In any action or proceeding to enforce a provision of sections 1981, 1982, 1983, 1985 and 1986 of this title, title IX of Public Law 92-318, or title VI of the Civil Rights Act of 1964, the court, in its discretion, may allow the prevailing party, other than the United States, a reasonable attorney's fee as part of the costs.

42 U.S.C. § 1988 (1981).

[2] 22 M.R.S.A. § 4504(3)(C) (1980) requires that every municipality have a general assistance ordinance; each such ordinance shall "[p]rovide that relief shall be furnished or denied to all eligible applicants within 24 hours of the date of submission of an application."

Accordingly, the "General Assistance Rules and Regulations" of the Town of Searsport state that: "Unless an application is withdrawn, the general assistance administrator must make a decision concerning the applicant's eligibility within 24 hours after completion of the written application form." Id. at § III(D) (1977).

[3] Section 4507 states in part:

Any person aggrieved with a decision, act, failure to act or delay in action concerning his application for general assistance under this chapter shall have the right to a fair hearing .... A hearing shall be held by the municipality within 7 days following the receipt of a written request by the applicant for a fair hearing.

22 M.R.S.A. § 4507 (1981). Searsport's "General Assistance Rules and Regulations" § VII (1977) tracks this provision.

[4] Such judicial review is clearly contemplated by the Maine general assistance statute, which provides that: "Review of any action or failure to act under this chapter shall be pursuant to the Maine Rules of Civil Procedure, Rule 80-B." 22 M.R.S.A. § 4507 (1980).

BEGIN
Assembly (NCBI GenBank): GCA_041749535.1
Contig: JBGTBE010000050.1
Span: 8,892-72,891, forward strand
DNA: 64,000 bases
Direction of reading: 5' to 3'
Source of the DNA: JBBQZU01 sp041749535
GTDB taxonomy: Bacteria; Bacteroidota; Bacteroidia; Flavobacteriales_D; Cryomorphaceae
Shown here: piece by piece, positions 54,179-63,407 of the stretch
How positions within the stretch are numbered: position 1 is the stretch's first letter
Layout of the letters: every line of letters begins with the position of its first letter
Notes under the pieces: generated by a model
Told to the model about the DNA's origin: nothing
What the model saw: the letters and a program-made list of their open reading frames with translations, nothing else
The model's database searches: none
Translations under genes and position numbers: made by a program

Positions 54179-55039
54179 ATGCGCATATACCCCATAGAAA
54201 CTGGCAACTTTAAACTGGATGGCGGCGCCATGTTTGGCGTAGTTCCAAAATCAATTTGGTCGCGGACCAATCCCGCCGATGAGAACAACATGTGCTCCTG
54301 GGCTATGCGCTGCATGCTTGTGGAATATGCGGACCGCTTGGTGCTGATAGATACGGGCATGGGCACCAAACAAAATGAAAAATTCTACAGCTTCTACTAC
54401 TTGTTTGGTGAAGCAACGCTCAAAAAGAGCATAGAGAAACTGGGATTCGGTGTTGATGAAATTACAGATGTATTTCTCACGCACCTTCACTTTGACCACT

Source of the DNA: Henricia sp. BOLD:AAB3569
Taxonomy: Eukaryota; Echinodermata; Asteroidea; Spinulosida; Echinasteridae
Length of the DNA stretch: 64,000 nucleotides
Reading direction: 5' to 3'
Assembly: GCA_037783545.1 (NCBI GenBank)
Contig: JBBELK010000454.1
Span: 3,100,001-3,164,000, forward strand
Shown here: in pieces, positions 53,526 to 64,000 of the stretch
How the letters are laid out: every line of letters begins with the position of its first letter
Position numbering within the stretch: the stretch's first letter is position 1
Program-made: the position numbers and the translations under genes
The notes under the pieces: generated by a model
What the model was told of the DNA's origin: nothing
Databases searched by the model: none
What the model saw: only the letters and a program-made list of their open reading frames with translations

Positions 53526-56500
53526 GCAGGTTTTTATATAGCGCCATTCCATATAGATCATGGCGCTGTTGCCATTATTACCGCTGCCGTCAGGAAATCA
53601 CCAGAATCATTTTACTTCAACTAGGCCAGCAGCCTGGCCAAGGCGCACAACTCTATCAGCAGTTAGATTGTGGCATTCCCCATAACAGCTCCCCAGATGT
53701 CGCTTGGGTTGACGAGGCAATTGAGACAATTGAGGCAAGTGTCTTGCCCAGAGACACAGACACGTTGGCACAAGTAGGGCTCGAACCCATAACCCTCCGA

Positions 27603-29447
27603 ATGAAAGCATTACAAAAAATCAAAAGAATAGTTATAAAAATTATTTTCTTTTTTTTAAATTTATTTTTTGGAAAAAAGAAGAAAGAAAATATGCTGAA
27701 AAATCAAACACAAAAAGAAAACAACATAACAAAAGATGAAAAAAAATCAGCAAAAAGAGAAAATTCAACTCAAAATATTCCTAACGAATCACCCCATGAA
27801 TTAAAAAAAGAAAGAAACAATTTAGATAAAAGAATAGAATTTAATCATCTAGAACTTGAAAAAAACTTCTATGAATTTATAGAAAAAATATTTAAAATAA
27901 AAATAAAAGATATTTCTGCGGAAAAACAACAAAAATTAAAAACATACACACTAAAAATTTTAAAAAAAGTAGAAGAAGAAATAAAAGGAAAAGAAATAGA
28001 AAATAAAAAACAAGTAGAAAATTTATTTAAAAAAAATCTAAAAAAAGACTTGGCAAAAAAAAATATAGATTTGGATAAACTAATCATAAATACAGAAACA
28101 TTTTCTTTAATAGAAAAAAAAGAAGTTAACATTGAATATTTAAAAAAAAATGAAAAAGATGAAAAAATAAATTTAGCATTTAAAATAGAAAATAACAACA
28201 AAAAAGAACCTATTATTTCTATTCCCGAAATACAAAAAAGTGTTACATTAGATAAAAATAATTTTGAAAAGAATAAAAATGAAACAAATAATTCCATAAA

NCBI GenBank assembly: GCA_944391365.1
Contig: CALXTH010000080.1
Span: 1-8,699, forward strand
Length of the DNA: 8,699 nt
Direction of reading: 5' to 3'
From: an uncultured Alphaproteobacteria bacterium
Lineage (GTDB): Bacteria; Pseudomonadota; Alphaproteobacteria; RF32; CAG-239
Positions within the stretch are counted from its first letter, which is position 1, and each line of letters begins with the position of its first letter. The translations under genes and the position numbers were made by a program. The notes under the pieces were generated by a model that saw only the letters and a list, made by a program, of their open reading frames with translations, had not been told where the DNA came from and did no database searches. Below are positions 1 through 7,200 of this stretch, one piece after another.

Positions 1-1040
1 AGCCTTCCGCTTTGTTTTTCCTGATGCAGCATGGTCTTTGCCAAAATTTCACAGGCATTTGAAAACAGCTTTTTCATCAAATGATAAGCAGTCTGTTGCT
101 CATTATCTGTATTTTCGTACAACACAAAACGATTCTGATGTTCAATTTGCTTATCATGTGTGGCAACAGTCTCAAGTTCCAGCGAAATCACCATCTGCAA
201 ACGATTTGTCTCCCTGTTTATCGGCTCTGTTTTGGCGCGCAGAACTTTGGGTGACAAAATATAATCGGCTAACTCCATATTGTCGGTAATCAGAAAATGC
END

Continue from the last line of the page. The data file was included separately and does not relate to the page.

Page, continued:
[5] In relevant part that Amendment states:

No State shall make or enforce any law which shall abridge the privileges or immunities of citizens of the United States; nor shall any State deprive any person of life, liberty, or property, without due process of law; nor deny to any person within its jurisdiction the equal protection of the laws.

U.S. Const. amend. XIV, § 1.

[6] This section provides in pertinent part:

Every person who, under color of any statute, ordinance, regulation, custom, or usage, of any State or Territory or the District of Columbia, subjects, or causes to be subjected, any citizen of the United States or other person within the jurisdiction thereof to the deprivation of any rights, privileges, or immunities secured by the Constitution and laws, shall be liable to the party injured in an action at law, suit in equity, or other proper proceeding for redress.

42 U.S.C. § 1983 (1981).

[7] The record reflects that the Superior Court denied the Plaintiff attorney's fees principally on the basis of the Defendant's good faith and the circumstance that the Plaintiff was represented in this cause by public interest counsel.

[8] For discussion of a representative problem arising in this context see Note, Civil Rights Attorney's Fees Awards in Moot Cases, 49 U.Chi.L.Rev. 819 (1982).

[9] For excellent discussions of some of the issues in this area see Note, Civil Rights Attorneys' Fees in Cases Resolved on State Pendent and Federal Statutory Grounds, 130 U.Pa.L. Rev. 488 (1981) and Wolf, Pendent Jurisdiction, Multi-Claim Litigation, and the 1976 Civil Rights Attorney's Fees Awards Act, 2 W.New Eng.L.Rev. 193 (1979).

[10] "[A] court should `avoid expressing opinions on constitutional law whenever a nonconstitutional resolution of the issues renders a constitutional ruling unnecessary.'" State v. Bassford, 440 A.2d 1059, 1061 (Me.1982) (quoting Your Home, Inc. v. City of Portland, 432 A.2d 1250, 1257 (Me.1981).

[11] For example, a party with a valid constitutional claim under section 1983 and a valid claim under state law would have to choose between asserting both and possibly losing the fee, on the one hand, and on the other, taking his chances alone on the vagaries of constitutional law.

[12] The House Report states: